HELLO + WELCOME. It’s G here today sitting back on the banks on the Okavango River, re-living our time with the Himba people. Kirst and I visited a village in the far north Kunene region of Namibia. I want to share this with you because I have always found these people so fascinating and think you will too.
Our first time in Namibia was brief. We only saw the major attractions and did not get a chance to visit a Himba tribe. We saw the occasional lady in the street trying to sell her handcrafts but that was it. To me the Himba people seem pre-historic: bar their mobile phones, Chelsea football t-shirts and modern clothing. The men are the ones who seem to embrace the ‘Western World’ cultures more than the women. The beautiful and sometimes smelly women of the Himba, live and dress like they have for thousands of years. They rub their skin with a mixture of red ochre and nowadays vaseline. Some may still use animal fat. Our next experience of the Himba people was in a small town called Opuwo on the way up to Epupa Falls. Here we saw bare chested women pushing trolleys in the supermarket and drinking beer out the front. We even had an old Himba woman say hello to us at the check-out and signal to the bottle of oil she wanted us to buy her.
There would be no worries buying her a cheap bottle of oil but we wondered why she thought it was ok to ask the first white person she saw? Obviously it has happened before and someone has obliged. A few days later Kirst read on another travellers blog that they had ‘obliged to a woman asking at a supermarket’. In our opinion (well, it’s fact) this only breeds the culture of begging and scabbing off people. We don’t give to beggars at all and shame on anyone who does. It ruins cultures and a persons WILL to make things work for themselves. Strong opinions I know… but I am of the belief that to benefit people you should give the fishing rod and not the fish.
> The Chief’s house
We hooked up with a young dude who told us he was a ‘freelance guide’ and he arranged to take us to a village. He jumped in the front with his wooden walking stick and Kirst lay down in the back. We rocked up in the afternoon heat expecting to see a buzzing little village. Our guide, Joel quickly checked if it was ok to come into their compound. I parked the rig under the nearest tree and as Joel was in requesting permission for us to enter, three kids come walking up a path from the river with bottles of water in their hands. The water was so dirty that it almost looked like a chocolate milkshake.
> Drinking water
Through the front entrance we were immediately greeted with the bum of a larger Himba lady who was laying on the ground under a stick shelter having her hair braided. Next to her was what we presumed her son. His tiny little brown bottom poking up into the air as he slept soundly. There were also four other ladies and numerous children. No men. They were off tending to their cattle. The ground inside their compound was dry dirt with a thick covering of goats droppings. Their blankets lay on top of the droppings.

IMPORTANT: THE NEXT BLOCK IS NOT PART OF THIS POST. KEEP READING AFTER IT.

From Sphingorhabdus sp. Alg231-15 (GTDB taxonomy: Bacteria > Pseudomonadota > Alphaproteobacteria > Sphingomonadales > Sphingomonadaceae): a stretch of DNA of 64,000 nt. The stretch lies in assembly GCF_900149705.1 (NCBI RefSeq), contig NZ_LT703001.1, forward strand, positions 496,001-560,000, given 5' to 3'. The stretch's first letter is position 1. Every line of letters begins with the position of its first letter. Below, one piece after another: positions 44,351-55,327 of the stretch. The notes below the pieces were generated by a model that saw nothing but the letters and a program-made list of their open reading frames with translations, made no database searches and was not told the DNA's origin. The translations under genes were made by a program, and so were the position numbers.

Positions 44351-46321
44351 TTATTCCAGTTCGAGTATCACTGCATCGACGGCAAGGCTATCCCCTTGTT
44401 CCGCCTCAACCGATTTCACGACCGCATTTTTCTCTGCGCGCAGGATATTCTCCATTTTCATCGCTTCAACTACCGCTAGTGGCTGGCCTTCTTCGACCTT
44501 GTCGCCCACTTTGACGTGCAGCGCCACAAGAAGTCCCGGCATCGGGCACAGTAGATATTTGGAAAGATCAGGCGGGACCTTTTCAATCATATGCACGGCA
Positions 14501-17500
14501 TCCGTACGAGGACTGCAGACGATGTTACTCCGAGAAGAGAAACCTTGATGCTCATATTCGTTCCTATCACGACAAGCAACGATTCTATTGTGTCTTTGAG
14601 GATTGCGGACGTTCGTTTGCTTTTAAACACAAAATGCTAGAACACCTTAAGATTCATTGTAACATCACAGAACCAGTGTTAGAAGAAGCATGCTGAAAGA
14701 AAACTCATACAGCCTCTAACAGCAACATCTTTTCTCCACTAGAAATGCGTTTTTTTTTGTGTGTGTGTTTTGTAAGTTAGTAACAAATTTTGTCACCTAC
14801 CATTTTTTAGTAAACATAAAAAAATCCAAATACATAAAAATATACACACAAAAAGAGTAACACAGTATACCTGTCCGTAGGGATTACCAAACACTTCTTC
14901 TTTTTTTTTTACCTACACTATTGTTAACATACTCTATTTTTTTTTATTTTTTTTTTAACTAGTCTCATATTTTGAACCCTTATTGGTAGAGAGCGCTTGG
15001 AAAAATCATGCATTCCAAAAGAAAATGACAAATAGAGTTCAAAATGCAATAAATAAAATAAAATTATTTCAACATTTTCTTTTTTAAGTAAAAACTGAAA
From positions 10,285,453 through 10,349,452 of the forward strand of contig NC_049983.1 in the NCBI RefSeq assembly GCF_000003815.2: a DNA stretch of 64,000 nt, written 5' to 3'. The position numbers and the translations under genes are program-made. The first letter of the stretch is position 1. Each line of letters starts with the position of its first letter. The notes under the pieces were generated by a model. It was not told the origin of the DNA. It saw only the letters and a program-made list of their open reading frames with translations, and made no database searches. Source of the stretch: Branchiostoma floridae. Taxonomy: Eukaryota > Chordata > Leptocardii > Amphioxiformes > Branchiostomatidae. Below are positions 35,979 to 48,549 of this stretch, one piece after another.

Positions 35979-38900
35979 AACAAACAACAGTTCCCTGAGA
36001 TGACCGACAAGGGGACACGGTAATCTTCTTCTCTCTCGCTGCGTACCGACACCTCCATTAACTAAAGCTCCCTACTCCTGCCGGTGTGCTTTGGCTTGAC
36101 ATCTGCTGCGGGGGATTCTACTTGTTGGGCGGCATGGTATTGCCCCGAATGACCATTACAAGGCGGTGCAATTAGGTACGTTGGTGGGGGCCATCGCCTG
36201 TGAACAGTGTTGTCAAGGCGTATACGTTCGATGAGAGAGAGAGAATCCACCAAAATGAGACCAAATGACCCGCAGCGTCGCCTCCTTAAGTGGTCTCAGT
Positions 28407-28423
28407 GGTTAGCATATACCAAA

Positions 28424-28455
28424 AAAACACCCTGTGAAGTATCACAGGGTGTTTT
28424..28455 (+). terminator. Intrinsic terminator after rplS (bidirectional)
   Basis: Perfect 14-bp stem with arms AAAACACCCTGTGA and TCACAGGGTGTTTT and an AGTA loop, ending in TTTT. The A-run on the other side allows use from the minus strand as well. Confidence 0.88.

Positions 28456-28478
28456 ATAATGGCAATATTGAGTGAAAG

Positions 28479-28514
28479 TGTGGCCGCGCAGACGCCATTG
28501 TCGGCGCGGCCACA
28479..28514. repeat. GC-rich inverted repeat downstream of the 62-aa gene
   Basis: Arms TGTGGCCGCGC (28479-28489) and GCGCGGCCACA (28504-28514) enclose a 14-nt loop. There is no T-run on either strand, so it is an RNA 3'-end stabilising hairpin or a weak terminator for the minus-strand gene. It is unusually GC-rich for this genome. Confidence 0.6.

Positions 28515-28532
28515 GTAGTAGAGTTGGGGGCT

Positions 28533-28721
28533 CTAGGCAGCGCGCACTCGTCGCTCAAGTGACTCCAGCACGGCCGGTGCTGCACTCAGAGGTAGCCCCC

> This lady was having her hair done in the traditional way which involved rubbing ash from the fire into it as it was twisted together. She later asked if we had any medicine for her aching back and feet
> Himba life
Joel showed us around their compound and explained how they live. They keep their food supplies in little mud huts that are raised up off the ground. The men have numerous wives and it is ok to have girlfriends too. The ladies are also allowed to have numerous boyfriends. If a man has left the village for the day and comes back to find a stick hanging above the door to his hut, then he must sleep outside. His wife has had a visit from one of her boyfriends and he must not interrupt.
> The Himba food pantry
> The lady has had a visit from one of her boyfriends today
We spent the next three hours mingling with the ladies and playing with the kids. Our guide said that they rely a lot on the tours to get food and supplies. We brought some supplies for them also which consisted of maize, vaseline, sugar, tea bags, salt and some fresh apples we had in our car. We finished our visit with us showing them a small picture album we brought with us from Oz. It consisted of pics of both our families, a kangaroo, a koala and some of our travel pictures. They were amazed at the colours of the ocean and laughed as we actioned out a kangaroo hop. They had never seen the Sydney Harbour Bridge before and none of them had ever seen the ocean.
> Himba statue
> These little dudes were having a great time
> This little tacker was stinging for a drink of goats milk. It didn’t matter to him it was warm and curdled
> “Aah shit Mum you spilt it on me”!
> Grinding up some ochre for the hair and skin. The black fluffy bits on the end of this girls hair are actually synthetic extensions.
> Kirst explains our album of photos to our translator
> The kids were fascinated by the picture of the horizontal falls in Western Australia
> Some of the ladies posing for us
With our goodbyes said the ladies waved us off with massive white toothy smiles. It was something we will never forget. These people have nothing bar a few cows and goats. But they were happy. I hope that this traditional life lives on for many years to come.